There were a few positives in Red Robin's financial statements for investors to hang on to. First, the company is committed to repurchasing shares, and in the current quarter they retired 266,000 for about $7.9 million. In addition, this share buyback plan has retired 4.83% of the company's diluted share count over the last year. On top of these actions, the company has paid down its long-term debt by over 20% on a year-over-year basis.
If there is one thing that should be a concern for investors it's that over the last nine months, operating cash flow was down slightly. What is an even bigger concern is the underperformance in sales and earnings growth has now made its way to lower growth expectations from the analysts.
Stock analysts have consistently been calling for 17% or better EPS growth over the last few years. However, the disappointing results over the last few quarters have forced analysts to lower this number. While three months ago the stock looked like a value at 16 times earnings, but growing by 17%, now the stock's expected growth rate has dropped to 13.77%. What is interesting is investors seem to not have noticed this lower expected growth rate, as the stock still sells for over 16 times projections.
Unfortunately for Red Robin investors, there just seem to be better options. For instance, Brinker is expected to grow at almost the same rate over the next few years, but pays a dividend of 2.6% as well. In addition, Brinker sells for a forward P/E ratio of less than 12, which is 27% cheaper than Red Robin. Buffalo Wild Wings is valued more highly, but for good reason. The company is expected to grow by 20%+ over the next few years, and comparable store sales have been consistently increasing by at least 6% in the last year or so. Even BJ's, with disappointing earnings recently, looks like a better value. BJ's stock has dropped tremendously since their report, but at 23 times earnings and expected to grow by 20%, the company is priced more attractively than Red Robin.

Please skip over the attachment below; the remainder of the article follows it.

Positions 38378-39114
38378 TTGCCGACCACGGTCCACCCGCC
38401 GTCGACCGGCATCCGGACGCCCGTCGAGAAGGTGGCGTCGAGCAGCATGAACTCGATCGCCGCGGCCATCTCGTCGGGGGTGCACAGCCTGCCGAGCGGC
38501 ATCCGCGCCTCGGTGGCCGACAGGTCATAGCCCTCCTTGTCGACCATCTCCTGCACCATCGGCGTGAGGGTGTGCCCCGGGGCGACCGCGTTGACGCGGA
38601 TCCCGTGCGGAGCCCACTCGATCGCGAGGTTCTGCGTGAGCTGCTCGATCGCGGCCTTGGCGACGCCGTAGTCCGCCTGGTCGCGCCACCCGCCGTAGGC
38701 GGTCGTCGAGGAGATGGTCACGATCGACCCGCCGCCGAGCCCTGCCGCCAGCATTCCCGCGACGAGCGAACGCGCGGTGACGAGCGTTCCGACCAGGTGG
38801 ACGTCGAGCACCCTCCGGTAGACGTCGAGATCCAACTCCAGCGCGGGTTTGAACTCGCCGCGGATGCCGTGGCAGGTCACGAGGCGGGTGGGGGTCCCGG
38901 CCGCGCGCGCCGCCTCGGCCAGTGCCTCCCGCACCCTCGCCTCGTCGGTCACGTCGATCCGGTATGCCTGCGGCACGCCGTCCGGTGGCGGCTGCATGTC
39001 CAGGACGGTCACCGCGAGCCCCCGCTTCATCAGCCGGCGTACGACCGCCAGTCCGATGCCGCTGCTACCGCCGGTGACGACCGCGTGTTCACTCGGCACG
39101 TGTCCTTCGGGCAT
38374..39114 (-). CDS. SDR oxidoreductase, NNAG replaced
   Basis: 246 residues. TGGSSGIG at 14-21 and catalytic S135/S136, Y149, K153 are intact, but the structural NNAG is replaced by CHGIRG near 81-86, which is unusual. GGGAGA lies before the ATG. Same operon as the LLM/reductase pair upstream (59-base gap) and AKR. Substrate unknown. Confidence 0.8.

These results should have investors seeing red, and I don't mean the Robin. Smart investors may want to consider taking profits before this bird falls completely from the tree.
MHenage has no positions in the stocks mentioned above. The Motley Fool owns shares of BJ's Restaurants and Buffalo Wild Wings. Motley Fool newsletter services recommend BJ's Restaurants, Buffalo Wild Wings, and Red Robin Gourmet Burgers. Try any of our Foolish newsletter services free for 30 days. We Fools may not all hold the same opinions, but we all believe that considering a diverse range of insights makes us better investors. The Motley Fool has a disclosure policy.If you have questions about this post or the Fool’s blog network, click here for information.